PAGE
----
Posts Tagged ‘collapse’

Too Little Too Late: Four Ways to Fix Law Schools (U.S. News & World Reports)

It has been a long time since I posted here, primarily due to focusing on my survival in such a grave economy and Sallie Mae venomously nipping at my heels. Anyway, I came across this “article” Four Ways to Fix Law Schools (click link). I find this as too little too late. Sometimes it is better to let something that is on death bed to pass away peacefully. For decades proponents of the law school industry have known that they were creating a bubble that would burst. Those law schools already in existence continued to pump out exorbitant number of law graduates by either increasing class sizes or adding programs to its over-saturated law school population. The ABA who loves to perpetuate the fun continued to accredit law schools though statistically it was quite aware of the economic burden v. benefits were not adding up. The main excuse the ABA used was that it would violate antitrust laws should it limit the accreditation of any additional law schools. This is counterintuitive. Antitrust laws exist to keep a market competitive for available sources, it is not to create a general market with barely any regulation so in reality there is no competition because there aren’t many jobs to compete for. Increasing law school admissions does not expand the job market it only makes the legal industry worse.

The suggestions listed in the article are simply too little too late. Even where it states to train U.S. attorneys to work abroad, in previous posts I have discussed that Spain, England and some Asian countries have a surplus of attorneys, and most of them do not think highly of the U.S. It is unreasonable to think that other countries, some part of the European Union which has their own economic crises to deal with, will welcome an influx of American attorneys with open arms.

Though it is common sense that in any industry, the learner must have “hands-on” experience and some level of intellectual pursuit. Law schools churned out too many “what if” asking professionals instead of those who can actually practice law. Those who can likely went to law schools that catered to local hiring and thus do not fall within the IVY League core, in essence the former has little to no change of upward mobility in experience or expanding their practicing fields. This article also focuses on the ‘future’ and has no solution or even reference to recent law graduates or attorneys who were not trained under apprenticeships though required to CLEs.  Thousands upon thousands of American attorneys who have already been thrown to the wayside, yet we are to believe that all of a sudden a 3-point article offers best solutions for potential law graduates.. Should of any of the law schools and ABA would like to take this article seriously it would have to take an economic loss by choosing a moratorium on any further law schools to be accredited and recommended lower admissions until either the legal industry re-invents itself or the lawyer to job creation numbers reaches a reasonable number. Until then this is simply baiting those who are still in their desperate state of minds consider law school as a viable option for a career and those who have a financial stake in the business aspect of the law school industry. This is just more fluff to keep the facade that the legal industry can recover. Times change, both economically and practically and they appear to change for the worse. The recommendation stays the same, the nearly insurmountable debt and poor quality of life is not worth it. Do not go to law school.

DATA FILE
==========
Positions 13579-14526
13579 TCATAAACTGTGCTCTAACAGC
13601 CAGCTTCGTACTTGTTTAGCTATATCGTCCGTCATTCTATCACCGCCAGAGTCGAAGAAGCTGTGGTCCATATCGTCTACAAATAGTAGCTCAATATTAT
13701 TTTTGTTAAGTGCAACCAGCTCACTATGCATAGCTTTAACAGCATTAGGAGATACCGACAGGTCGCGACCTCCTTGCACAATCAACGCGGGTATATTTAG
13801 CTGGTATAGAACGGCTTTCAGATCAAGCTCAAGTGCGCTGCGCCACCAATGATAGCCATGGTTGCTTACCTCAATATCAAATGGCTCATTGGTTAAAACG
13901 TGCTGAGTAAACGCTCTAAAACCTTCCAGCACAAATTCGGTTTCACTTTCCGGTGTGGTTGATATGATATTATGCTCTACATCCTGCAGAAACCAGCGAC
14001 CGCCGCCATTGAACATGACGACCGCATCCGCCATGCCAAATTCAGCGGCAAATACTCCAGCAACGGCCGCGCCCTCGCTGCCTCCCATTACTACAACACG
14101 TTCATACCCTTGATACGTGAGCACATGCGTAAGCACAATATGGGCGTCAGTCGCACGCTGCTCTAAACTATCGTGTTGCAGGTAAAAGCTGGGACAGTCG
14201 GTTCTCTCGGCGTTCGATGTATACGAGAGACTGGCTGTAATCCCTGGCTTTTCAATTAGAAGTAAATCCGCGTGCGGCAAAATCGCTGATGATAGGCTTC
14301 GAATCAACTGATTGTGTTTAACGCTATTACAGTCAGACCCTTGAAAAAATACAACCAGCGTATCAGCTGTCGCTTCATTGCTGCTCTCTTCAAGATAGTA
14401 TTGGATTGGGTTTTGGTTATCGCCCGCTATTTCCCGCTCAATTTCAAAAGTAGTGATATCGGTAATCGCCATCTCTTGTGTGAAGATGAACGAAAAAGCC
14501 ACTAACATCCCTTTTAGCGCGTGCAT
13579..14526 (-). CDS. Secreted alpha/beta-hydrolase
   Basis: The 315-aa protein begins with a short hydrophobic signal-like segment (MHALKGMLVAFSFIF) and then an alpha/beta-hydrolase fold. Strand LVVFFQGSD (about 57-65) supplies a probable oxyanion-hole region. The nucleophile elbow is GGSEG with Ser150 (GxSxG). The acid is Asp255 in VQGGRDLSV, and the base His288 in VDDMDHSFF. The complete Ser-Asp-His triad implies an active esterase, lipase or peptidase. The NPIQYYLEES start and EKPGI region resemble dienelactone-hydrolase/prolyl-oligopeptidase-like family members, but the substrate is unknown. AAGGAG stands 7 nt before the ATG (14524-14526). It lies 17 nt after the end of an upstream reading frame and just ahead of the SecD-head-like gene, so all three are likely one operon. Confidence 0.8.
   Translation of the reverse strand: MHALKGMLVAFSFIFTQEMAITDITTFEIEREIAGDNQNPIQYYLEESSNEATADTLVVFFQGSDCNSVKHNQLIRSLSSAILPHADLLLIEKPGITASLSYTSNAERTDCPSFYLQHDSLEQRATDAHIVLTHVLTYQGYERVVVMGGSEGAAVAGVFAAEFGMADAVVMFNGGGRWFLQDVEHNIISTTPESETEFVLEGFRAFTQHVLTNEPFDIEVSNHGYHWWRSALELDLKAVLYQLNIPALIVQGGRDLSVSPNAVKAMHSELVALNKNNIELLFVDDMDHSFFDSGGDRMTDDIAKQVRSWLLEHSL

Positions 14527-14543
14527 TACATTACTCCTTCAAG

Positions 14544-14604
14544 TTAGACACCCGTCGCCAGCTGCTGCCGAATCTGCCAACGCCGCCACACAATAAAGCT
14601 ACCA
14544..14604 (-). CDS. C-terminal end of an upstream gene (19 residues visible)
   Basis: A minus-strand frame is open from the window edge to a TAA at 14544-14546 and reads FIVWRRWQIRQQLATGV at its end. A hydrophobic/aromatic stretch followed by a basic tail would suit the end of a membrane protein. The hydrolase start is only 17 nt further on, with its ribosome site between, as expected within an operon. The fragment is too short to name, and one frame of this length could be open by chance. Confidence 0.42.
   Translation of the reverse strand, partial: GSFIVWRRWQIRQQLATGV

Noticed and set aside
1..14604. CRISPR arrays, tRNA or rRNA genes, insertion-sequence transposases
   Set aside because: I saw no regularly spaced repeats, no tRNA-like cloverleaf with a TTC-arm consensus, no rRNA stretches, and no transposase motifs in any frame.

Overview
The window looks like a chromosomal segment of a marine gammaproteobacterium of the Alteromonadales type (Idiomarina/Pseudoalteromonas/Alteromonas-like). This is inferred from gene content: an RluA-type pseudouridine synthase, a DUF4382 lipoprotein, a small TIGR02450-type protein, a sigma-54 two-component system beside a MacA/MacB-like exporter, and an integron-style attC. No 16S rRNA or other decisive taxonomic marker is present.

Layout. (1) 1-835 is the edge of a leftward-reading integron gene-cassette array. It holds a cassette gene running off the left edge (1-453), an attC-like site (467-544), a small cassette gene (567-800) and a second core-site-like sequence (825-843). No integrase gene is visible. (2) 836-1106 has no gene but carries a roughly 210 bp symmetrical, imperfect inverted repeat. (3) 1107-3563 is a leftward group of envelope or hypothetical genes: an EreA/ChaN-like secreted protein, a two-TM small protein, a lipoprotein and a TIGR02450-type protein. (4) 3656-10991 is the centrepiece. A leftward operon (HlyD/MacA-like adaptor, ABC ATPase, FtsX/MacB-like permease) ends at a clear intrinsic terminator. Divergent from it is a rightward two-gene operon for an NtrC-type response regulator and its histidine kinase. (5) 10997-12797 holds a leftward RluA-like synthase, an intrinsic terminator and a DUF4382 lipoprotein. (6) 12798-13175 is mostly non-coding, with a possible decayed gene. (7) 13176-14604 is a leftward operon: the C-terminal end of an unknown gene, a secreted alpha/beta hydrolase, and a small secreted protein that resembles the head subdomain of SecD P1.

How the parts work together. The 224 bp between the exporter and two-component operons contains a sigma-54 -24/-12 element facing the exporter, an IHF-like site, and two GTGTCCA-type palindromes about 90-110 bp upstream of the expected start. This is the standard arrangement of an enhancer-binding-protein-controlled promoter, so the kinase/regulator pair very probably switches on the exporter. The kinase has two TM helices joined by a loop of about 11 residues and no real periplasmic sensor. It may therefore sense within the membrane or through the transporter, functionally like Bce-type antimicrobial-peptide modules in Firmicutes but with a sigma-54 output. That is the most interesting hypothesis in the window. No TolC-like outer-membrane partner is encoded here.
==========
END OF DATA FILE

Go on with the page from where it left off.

10 Things Law Schools Won’t Tell You: We reveal why the Juris Doctor isn’t what it used to be.

An article by SmartMoney magazine.  If you believe the following, in particular in reference to a law degree, you’re highly misguided and simply not listening to the CLEAR warnings being issued by the law school scam blogs and now the mainstream media:

“I thought if I got a higher degree, I’d have a better chance to get a job, but that’s not what happened.”

Ha. My favorite part is the caveat emptor, nonchalant ‘you’re stupid enough to believe what we say attitude from one administrator of the Thomas Cooley School of Law. Leave it to an attorney to justify its clients’ deceptive practices and possible violations of civil law. Yes, this is what you deal with in the real world, your supposed bosses, colleagues and mentors will eat you alive as long as they get paid to do it. “…. James Thelen, general counsel at Thomas M. Cooley Law School, says the institution follows the American Bar Association and NALP’s rules when reporting job placement rates, and its web site lists the sectors its graduates have been hired to work in. Separately, he says, colleges can’t predict how an economic downturn will impact job openings. “No reasonable person could look at the accurate data we report about graduate employment today and believe that it is a guarantee that the very same percentage of job opportunities will be available when he or she graduates,” says Thelen.” You hear that? you are being referred to as irrational, lacking sense or the ability to deduce that you will be gainfully employed or employed at all by believing what law school’s official represent in their statistics. Classic.

From the Wall Street Journal to the New York Times and now SmartMoney (this media outlet is designed to inform consumers about financial planning and investments–hint, hint) So if you haven’t received the hint that you should not go to law school, then go ahead, don’t say we didn’t warn you. This is self-explanatory, the rest of the story is here:  10 Things Law Schools Won’t Tell You ; SmartMoney, June 6, 2012.